Sam Croley, a security researcher, posted a benchmark showing just how fast Nvidia’s new flagship GPU was. What was the benchmark? hashcat, a password recovery tool. However, it was used to see just how fast a 4090 could hash every combination of 8 characters (the most common length for passwords), including special characters. However, hashing all these character combinations is not the same as comparing and matching passwords.
This kind of direct hacking also requires a physical connection - they must have their rig present or a fast, direct connection to the device being hacked. That is likely to raise some eyebrows. Why? You need a beefy (likely heavy) rig and electrical connection.
Walking into any building with a massive brick of a suitcase is likely to get noticed.
Show Me The Money!
Nvidia’s new cards are not cheap. Each one has a manufacturer-suggested retail price (MSRP) of $1,600… so eight of them will total $12,800! That’s assuming supply chain issues don’t cause them to be scalped by third parties on the Internet. At that price, the average Internet user is not likely the intended target (see “Who’s Most At Risk?” below).
Hungry For Power
Nvidia’s RTX 4090 - just a single card - requires 450 watts and they recommend having a minimum 700 watt power supply (though they encourage 800 or more). However, to achieve the speeds tested, you need to overclock (OC) - make the card run commands faster than intended. That requires even more energy. While the researcher didn’t note energy requirements, other articles note seeing OC’ed 4090s claiming 616 watts for a single card.
Even at those power levels, it is likely to take days to go through all those character combinations with a single GPU. So how much would eight of them need? Well, simple math: eight RTX 4090s multiplied by 616 watts gives us a staggering 4,912 watts just for the cards alone. Add in the rest of a computer and you’re likely looking at roughly a 5,300 watt requirement!
That kind of power is going to require an isolated 240-volt circuit at 25 amps (about 6,000 total watts), and even then you’re within the cautionary limits of that breaker. While easy to find such a circuit in a data center, if you have to unplug something already present, it’s likely someone is going to notice. If you plug into a circuit that is not isolated, you could trip a breaker or blow a fuse - also likely someone will notice.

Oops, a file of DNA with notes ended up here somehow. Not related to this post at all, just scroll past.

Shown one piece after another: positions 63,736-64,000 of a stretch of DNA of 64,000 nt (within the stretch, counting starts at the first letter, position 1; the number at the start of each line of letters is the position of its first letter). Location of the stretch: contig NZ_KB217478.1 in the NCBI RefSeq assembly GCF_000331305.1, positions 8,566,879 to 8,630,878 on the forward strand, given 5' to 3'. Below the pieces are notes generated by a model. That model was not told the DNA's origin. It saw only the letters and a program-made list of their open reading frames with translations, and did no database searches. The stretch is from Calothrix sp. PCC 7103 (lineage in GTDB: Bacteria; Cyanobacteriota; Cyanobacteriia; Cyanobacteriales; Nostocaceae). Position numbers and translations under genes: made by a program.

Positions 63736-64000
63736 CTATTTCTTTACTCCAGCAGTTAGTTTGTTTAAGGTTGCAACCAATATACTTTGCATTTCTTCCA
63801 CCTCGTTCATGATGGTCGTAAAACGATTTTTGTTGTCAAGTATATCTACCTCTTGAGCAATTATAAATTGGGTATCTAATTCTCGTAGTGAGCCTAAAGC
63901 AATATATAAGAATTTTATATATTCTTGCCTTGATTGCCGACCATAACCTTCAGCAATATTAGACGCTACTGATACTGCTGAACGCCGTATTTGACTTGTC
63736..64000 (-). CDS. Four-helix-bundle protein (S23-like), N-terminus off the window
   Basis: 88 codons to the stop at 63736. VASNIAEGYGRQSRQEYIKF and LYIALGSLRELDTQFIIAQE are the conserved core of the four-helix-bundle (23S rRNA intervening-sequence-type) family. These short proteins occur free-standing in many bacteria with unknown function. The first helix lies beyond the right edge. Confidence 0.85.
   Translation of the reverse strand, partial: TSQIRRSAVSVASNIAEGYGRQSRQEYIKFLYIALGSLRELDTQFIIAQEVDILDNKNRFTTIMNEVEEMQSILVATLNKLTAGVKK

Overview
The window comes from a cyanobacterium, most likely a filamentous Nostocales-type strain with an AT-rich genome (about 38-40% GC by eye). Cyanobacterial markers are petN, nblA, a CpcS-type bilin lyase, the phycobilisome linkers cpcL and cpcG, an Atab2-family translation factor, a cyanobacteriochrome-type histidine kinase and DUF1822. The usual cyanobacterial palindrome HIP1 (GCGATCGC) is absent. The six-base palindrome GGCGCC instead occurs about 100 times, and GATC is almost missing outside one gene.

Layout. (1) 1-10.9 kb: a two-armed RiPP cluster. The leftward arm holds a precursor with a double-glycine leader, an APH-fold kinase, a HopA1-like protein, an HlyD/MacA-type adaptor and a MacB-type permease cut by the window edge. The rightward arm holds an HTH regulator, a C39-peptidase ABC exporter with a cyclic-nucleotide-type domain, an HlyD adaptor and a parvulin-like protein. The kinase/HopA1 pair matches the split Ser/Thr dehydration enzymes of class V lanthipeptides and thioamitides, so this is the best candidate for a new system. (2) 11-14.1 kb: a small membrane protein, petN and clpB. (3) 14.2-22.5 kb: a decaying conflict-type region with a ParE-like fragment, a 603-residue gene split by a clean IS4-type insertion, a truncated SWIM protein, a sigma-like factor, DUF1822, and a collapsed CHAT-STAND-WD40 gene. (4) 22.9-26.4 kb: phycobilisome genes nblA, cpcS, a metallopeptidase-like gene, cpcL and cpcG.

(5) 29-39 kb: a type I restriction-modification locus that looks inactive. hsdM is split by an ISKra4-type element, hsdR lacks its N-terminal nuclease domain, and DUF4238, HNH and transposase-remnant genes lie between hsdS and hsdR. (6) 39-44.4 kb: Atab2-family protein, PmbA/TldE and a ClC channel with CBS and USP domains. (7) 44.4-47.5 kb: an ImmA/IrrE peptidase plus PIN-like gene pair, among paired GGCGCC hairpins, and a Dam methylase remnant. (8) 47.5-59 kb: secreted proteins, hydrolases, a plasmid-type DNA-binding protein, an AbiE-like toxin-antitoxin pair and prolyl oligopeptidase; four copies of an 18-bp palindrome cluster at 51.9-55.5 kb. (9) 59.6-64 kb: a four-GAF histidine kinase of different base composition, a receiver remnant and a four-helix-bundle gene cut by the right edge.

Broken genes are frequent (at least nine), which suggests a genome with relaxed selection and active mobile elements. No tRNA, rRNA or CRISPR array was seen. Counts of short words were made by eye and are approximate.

What about cracking across the internet? An increasing number of websites, small and large, are behind increasingly sophisticated barriers. These firewalls, some even using artificial intelligence (AI), often detect intrusion attempts and will automatically block them.
Who’s Most At Risk?
Given the bulk, money, and power requirements, the average Internet netizen is not likely to be a target. Other, higher-profile companies, organizations, governments, and individuals where the likelihood of a return on investment are most at risk. However, this brings up a few current and future concerns.
Every day, celebrities, politicians, government officials, executives, and IT professionals of the largest companies receive attacks. Attempts at phishing, malware, and ransomware attacks are common. Acquiring a stolen or improperly disposed of device periodically occurs. Use of common or guessable passwords. Accessing unencrypted networks. These scenarios are common, and faster technology makes it easier for attackers to gain access to personal & sensitive data.
As warfare moves to cyberspace, infrastructure is increasingly a target. Fossil fuel production and electrical generation are required for companies and governments to compete. Making it easier to potentially break into will just put a larger target on them. Lare portions are aging and not kept up to date with the latest technology, which opens up the potential for vulnerabilities to be exploited.
Encryption Keys & Hashes
Over time, as technology gets faster, it decreases the effectiveness of encryption keys and hash algorithms. As they become obsolete, they are retired in favor of more complex keys that take greater amounts of processing power to break. Unfortunately, it also takes industries a while to update to more secure keys. This leaves many open to attack.
Will this advancement lead to algorithms being deprecated or retired? Not even close. Supercomputers just a few years ago would require up to 14 billion years to crack 128-bit AES encryption at 10.51 pentaflops. Today, the fastest supercomputer in the world, at 1.102 exaflops, would take nearly 10 billion years (generously).
How fast would eight 4090s be? Each one clocks in at 82.58 teraflops. Combined, 660 teraflops. Overclocked, they would be faster, but only to about 100 teraflops. Even combined at 800 teraflops, that is still only slightly more than half (0.8) a pentaflop - or about 7% the performance of supercomputers a few years back.
Law enforcement attempts breaking into the devices of suspects - either through coercion, encryption-breaking tools, man-in-the-middle, and brute force attacks. Sometimes they ask or attempt to force the manufacturer or software developer of the device to assist. However, having a device capable of breaking into a device faster is just what law enforcement seeks.
In The End
Are you at risk? If you’re not a public figure, probably not. That being said, dumps of encrypted or hashed data will probably become a bigger target. Being able to decrypt large caches faster will mean large blocks of stolen information, which can include passwords, will increase everyone’s risk. I recommend updating your passwords (using longer than 8… better yet, longer than 16 characters), not reusing passwords (use a password manager), and enabling multi-factor authentication on accounts that support it.
Make it a habit to reset the passwords of your major accounts at least once a year. There are already national/international days for changing and enhancing your passwords. Add them to your own calendar.